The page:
Is A Bishop Above A Pastor In Rank?

Feature Article Is A Bishop Above A Pastor In Rank?

Bishop and pastor are two words that are widely known throughout the world to refer to Christian leaders. While many think that the two words mean the same or refer to the same ministry office, others think they are dissimilar. The term pastor is found in both the Old and New Testaments of the King James Version (KJV), but bishop is found only in the New Testament.

Pastor: “And I will give you pastors according to mine heart, which shall feed you with knowledge and understanding” (Jeremiah 3:15). “And he gave some, apostles; and some, prophets; and some, evangelists; and some, pastors and teachers (Ephesians 4:11).

Bishop: “Paul and Timotheus, the servants of Jesus Christ, to all the saints in Christ Jesus which are at Philippi with the bishops and deacons” (Philippians 1:1). “This is a true saying. If a man desires the office of a bishop, he desireth a good work….how can he take care of the church of God?” (1 Timothy 3: 1-5).

There are Christian denominations including the Catholic Church, the Methodist Church and some Charismatic churches that call their specially-ordained leaders bishops. These denominations that are often run by Episcopal Church government or system of authority hold the view that a bishop is hierarchically above a pastor.

Thus, in such denominations, bishops have oversight responsibilities over pastors while pastors have oversight responsibilities over the church. In other words, bishops have the authority to ordain pastors and other Christian leaders. This is perhaps the reason many pastors and prophets of Charismatic churches especially in Africa arrange to be ordained as bishops. They see ordination of a bishop as an event that elevates above a pastor.

If truly and biblically, a bishop is above a pastor, then, Pastor Mensa Otabil, Pastor Enoch Adeboye, Pastor Chris Oyakhilome and other ministers who are addressed as pastors are 'small boys' in ministry. In other words, it will mean that these ministers do not qualify to ordain other leaders.

But these are fathers in the Christian faith overseeing mega churches with national if not continental or global influence. They comfortably and happily respond when they are called with pastor attached to their names. Perhaps, they know the biblical meanings of the words “bishop” and “pastor” or they do not care so much about hierarchical ecclesiastical titles used by some ministers of the gospel today.

I have been advocating the need for Christians particularly those in Africa to study. We should not be afraid to ask questions concerning many things churches do including titles men of God use. We must refuse to be ignorant Christians by spending quality time to read the Bible and other Christian books and articles. An ignorant Christian is a blind Christian who can easily be led astray.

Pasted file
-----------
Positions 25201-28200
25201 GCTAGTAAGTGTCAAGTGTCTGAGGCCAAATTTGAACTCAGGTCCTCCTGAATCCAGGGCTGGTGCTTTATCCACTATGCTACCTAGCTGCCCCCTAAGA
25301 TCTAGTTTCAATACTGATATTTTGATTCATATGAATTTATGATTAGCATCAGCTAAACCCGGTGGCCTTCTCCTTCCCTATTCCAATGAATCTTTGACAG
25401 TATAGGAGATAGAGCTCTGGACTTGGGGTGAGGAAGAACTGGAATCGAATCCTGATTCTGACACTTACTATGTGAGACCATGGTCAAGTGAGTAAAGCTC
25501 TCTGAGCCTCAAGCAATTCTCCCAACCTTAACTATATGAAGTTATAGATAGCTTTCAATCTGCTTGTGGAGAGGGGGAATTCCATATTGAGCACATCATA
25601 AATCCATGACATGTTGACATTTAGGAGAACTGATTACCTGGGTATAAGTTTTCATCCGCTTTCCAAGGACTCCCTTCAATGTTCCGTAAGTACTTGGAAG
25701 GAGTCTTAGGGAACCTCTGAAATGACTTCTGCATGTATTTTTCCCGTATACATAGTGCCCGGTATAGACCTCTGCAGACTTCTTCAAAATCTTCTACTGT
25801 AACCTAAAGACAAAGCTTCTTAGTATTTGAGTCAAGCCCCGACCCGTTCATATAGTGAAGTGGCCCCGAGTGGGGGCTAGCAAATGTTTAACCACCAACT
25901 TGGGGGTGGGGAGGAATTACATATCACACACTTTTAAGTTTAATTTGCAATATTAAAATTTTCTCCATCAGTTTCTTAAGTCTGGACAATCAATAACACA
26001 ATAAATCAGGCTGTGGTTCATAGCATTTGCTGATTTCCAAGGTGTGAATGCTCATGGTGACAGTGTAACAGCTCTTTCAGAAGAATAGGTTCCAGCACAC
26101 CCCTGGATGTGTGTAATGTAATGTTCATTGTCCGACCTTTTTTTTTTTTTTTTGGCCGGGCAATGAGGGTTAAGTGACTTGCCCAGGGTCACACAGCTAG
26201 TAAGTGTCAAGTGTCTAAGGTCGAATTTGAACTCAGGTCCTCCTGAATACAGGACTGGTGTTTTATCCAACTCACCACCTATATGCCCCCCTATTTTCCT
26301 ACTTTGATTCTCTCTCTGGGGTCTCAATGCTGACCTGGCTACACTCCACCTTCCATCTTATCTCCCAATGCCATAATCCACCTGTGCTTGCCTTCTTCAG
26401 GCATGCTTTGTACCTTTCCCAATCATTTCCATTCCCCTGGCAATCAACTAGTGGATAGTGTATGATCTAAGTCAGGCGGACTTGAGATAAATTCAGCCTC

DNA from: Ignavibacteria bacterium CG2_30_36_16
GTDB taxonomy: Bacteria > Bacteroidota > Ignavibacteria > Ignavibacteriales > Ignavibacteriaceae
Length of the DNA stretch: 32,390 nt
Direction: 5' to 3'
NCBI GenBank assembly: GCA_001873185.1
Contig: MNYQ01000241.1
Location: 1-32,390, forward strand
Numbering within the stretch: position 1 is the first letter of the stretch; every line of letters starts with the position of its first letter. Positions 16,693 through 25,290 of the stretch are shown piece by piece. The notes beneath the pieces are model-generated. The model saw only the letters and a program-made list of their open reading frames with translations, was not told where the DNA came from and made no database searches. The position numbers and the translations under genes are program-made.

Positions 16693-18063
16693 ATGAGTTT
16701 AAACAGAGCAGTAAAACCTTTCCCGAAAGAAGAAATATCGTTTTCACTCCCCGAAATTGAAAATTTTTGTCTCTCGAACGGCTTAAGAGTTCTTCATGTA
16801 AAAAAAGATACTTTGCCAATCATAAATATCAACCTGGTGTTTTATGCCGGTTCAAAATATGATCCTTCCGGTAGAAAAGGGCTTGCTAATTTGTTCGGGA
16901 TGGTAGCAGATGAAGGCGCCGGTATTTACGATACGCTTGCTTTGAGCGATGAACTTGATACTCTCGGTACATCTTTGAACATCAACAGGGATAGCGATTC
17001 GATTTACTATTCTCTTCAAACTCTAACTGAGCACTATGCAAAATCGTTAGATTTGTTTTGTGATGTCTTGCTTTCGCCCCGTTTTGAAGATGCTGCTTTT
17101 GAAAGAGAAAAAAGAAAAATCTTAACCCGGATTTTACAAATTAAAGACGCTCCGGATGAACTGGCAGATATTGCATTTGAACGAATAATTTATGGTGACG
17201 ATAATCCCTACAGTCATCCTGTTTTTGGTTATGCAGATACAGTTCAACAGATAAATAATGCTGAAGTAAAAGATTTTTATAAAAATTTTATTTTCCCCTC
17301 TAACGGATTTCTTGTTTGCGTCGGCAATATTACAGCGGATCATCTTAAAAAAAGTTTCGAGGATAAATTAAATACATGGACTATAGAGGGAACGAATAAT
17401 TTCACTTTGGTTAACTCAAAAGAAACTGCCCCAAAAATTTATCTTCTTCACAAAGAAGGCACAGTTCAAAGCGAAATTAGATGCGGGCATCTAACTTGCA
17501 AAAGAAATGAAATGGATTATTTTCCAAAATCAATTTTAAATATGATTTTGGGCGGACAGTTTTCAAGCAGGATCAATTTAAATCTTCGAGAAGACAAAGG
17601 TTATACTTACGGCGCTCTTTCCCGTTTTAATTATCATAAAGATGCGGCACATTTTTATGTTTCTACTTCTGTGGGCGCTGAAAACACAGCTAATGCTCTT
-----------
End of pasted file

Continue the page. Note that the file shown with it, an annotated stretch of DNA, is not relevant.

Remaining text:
Diligent studies will unravel the difference or similarity of the words pastors and bishops and whether or not a Christian addressed as a bishop is above a pastor in rank. The word “bishop” is derived from the Greek word “episkopos” which means overseer, superintendent or elder. And the word “pastor” comes from the Greek word “poimen”, according to Vine's Expository Dictionary of New Testament. It also means “shepherd”.

Thus, Kenneth E. Hagin, in his book, “He Gave Gifts To Men” states that “the bishop, overseer, shepherd, pastor and elder all describe the pastoral office.” He adds, “The bishop or overseer of the local church is the pastor.”

Moreover, in 1 Timothy 3:5, Paul clearly indicates that the bishop cares for God's church, the ecclesia, the congregation of Christian believers, the assembly of the elect of God, the community of called-out ones. It is biblically clear that a bishop does not care for pastors but the saints. Also, you can see that Paul does not include bishops to the list of ministry offices in Ephesians 4:11. He knows that pastor and bishop refers to the same ministry office.

In the English Language, the words; “happy,” “blissful,” “delighted,” “gratified” and “joyful” are different but they are synonymous or mean the same. Indeed, bishop and pastor are two different words, but they refer to the same ministry office.

They are not different but the same. It is, therefore, erroneous for any church or minister to think or teach that a bishop is hierarchically above a pastor in rank.

In any case, the attachment of hierarchical ecclesiastical titles to the names of Christian leaders is foreign to the Bible. Nowhere in the Gospels did the Lord Jesus Christ, the Head of the Church, introduce them into the Church for His ministers to use. Also, the foundational apostles including Paul neither used nor established any ecclesiastical hierarchy for the Church.

Consequently, Alexander Strauch points out that, “The modern array of ecclesiastical titles attached to the names of most leaders – reverend, archbishop, cardinal, pope, primate, metropolitan, vicar, canon, and curate – are completely missing from the New Testament and would have appalled the apostles and early believers.”

His views may be understood to mean that the ecclesiastical titles being used by most ministers today are unscriptural and quite contradictory to the instructions given by Jesus Christ to church leaders not to use self-exalting titles for distinction among those who have chosen to follow Him (Matthew 23:7-12). We should not confuse biblical truth with denominational traditions that often tend to serve the pride of men.

By James Quansah
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